Many of the most expensive cars are too cheap. That sounds weird? Even absurd? Think twice! We are in the world of luxury, and luxury is about extreme, non-linear value creation. Let’s look at the Divo, a limited edition of 40 and a variation of the US$2 million Bugatti Chiron. Versus the Chiron, which is the fastest production car ever built, the Divo has aerodynamic modifications that add significant downforce, including a 23 per cent larger rear wing.
The different set-up solves a problem for Bugatti drivers. Let’s take a closer look. The Bugatti Chiron just set the world record at the end of 2019 with a top speed of 304.77mph (490.47km/h). To make this happen, every detail had to be perfect. Michelin created a special version of the Pilot Sport Cup 2 tyre, able to rotate 4,100 times per minute. To take no risk, each tyre went through an X-ray process to ensure their flawlessness. Once the record was broken, Chiron drivers all around the world could open their Dom Perignon bottles to celebrate. Already the fastest car in the world, the new record underlined that there was no risk ever to be passed by another car. Peace of mind was restored.
But wait! Not too fast! While the Chiron is incredibly fast on a straight line, it was not optimised for curves. A headache, as many drivers feared to see the rear light from another car when they whisked through curvy roads. The solution? Divo, the supercar which was designed to slow down in order to be the fastest – in curves. The catch? You had to own a Bugatti to be able to buy the Divo.
The limited-edition sold out in the blink of an eye, even before the first one hit the road. It solves the problem that the Chiron, the fastest car on a straight line, may not be the quickest car in a curve, and therefore provide the Bugatti driver with absolute dominance over each type of road. If you ever need to drive the Nardò track in Italy, you will be around eight seconds faster than in your Chiron. Those are worlds apart, even at the top. Gentlemen, choose your weapon!
If you add US$6 million to the US$2 million needed to purchase the Chiron at its barebone naked version, you end up paying US$8 million. The money buys you into ownership of something more exclusive than the already incredibly rare ownership of one Bugatti. And the reassurance to be the fastest, in any situation, period.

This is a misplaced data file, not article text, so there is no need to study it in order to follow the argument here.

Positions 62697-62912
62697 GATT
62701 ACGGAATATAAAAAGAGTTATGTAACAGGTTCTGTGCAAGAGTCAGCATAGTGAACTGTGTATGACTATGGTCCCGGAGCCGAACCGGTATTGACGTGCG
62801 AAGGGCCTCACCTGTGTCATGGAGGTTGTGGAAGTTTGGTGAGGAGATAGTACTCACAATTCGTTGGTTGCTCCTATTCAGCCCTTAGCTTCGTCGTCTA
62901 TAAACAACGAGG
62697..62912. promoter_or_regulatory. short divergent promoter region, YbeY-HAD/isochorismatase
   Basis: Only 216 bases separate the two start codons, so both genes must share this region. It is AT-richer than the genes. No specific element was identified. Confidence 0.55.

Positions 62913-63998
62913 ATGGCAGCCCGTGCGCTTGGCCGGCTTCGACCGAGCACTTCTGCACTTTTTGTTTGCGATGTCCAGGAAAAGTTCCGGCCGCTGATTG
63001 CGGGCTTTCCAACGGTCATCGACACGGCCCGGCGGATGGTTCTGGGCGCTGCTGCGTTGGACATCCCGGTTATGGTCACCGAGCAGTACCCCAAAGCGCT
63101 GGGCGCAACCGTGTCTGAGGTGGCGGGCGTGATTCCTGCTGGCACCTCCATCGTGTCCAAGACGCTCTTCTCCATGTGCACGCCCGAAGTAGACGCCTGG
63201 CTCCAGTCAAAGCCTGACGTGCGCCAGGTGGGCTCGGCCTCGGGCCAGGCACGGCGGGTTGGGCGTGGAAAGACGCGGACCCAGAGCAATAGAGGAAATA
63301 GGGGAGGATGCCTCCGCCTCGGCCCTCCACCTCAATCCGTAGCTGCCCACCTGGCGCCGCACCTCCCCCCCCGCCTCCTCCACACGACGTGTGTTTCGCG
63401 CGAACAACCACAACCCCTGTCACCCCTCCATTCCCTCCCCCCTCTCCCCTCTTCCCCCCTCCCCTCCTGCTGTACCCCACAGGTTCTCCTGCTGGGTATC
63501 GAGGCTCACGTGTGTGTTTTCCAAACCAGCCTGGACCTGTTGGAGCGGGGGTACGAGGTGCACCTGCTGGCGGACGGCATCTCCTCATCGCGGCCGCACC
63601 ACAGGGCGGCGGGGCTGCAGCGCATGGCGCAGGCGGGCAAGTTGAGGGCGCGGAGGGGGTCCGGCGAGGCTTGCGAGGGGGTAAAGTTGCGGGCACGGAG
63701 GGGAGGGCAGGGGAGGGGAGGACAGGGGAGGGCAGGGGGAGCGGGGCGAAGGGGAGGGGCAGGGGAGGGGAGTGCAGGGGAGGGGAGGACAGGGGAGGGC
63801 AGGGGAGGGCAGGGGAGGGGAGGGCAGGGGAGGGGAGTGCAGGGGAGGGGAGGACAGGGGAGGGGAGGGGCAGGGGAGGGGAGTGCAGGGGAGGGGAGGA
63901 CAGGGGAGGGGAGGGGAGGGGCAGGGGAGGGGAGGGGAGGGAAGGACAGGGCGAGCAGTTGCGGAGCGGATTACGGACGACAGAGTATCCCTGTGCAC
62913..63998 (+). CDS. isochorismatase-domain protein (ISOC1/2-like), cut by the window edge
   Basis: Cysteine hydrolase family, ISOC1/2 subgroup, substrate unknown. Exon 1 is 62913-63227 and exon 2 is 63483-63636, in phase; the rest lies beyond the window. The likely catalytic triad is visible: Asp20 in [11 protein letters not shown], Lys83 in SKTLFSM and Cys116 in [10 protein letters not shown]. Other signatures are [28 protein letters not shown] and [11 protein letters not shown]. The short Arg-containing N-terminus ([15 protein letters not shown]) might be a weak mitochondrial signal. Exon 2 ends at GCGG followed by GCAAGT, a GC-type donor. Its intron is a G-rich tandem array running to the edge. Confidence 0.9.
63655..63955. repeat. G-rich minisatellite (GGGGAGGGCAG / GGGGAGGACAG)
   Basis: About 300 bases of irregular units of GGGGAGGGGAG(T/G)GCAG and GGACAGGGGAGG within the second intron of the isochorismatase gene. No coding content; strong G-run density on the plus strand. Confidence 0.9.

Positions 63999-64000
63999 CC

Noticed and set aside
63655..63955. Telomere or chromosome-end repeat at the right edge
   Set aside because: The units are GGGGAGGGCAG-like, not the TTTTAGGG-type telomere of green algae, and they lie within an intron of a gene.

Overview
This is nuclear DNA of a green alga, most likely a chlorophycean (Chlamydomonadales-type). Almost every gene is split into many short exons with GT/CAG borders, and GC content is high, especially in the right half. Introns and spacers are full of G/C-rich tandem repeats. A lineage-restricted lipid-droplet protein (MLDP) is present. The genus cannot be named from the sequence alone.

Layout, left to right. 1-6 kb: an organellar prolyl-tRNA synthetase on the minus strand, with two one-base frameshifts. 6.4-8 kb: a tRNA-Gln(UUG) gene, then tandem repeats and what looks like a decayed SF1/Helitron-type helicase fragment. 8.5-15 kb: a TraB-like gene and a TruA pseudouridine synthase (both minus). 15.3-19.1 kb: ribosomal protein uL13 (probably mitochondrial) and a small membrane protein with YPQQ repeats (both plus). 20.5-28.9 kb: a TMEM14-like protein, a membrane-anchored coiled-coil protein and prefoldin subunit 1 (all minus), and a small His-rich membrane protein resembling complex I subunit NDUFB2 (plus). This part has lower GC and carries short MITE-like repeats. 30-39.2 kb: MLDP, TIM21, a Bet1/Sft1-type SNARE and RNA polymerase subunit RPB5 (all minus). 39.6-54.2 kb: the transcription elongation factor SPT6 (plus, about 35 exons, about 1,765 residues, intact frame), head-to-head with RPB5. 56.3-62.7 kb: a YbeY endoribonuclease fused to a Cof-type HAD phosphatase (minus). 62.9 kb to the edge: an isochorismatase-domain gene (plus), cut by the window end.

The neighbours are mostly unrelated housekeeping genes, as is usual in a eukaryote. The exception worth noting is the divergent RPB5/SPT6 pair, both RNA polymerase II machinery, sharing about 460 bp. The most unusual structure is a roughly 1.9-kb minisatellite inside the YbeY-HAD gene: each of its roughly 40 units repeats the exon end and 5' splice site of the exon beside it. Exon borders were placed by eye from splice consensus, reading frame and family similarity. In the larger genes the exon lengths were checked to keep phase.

So why is the car too cheap? Luxury is the most elusive product category. It is characterised by the non-linearity of the perceived customer value. In normal to premium vehicles, including the Mercedes S-class or the BMW 7 series, the price is somewhat linear versus the smaller, less luxurious base models of the brand. You add size, comfort and features and the price of a Mercedes CLA increases in a quasi-linear way towards the S-class. There are no surprises. You add more features, and you pay more. The world of normal to premium products is relatively predictable, with little surprises in regard to pricing. You add something and you pay a little more. You want to go a bit faster and the price will increase slightly. In the “normal” world, we have reference prices and feel somewhat secure in our decision making.
Luxury is entirely different. We are in a world, where the perceived value is not linear any more but exponential. This is why so many luxury brands make – sometimes severe – pricing mistakes, especially when they price for the cost. It is the most common mistake. As an example, handbag brand A looks at brand B, compares features, figures out that their leather is 10 per cent more expensive and decides to price 10 per cent higher. What they often forget that in luxury, it is not the product that drives the value, but the brand and its story. And you better have a good story. Bugatti’s story is one of the best and I use it often as a case study with my MBA students and in my company luxury masterclasses. It is easy to understand. It is powerful, absolute (the fastest) and intriguing.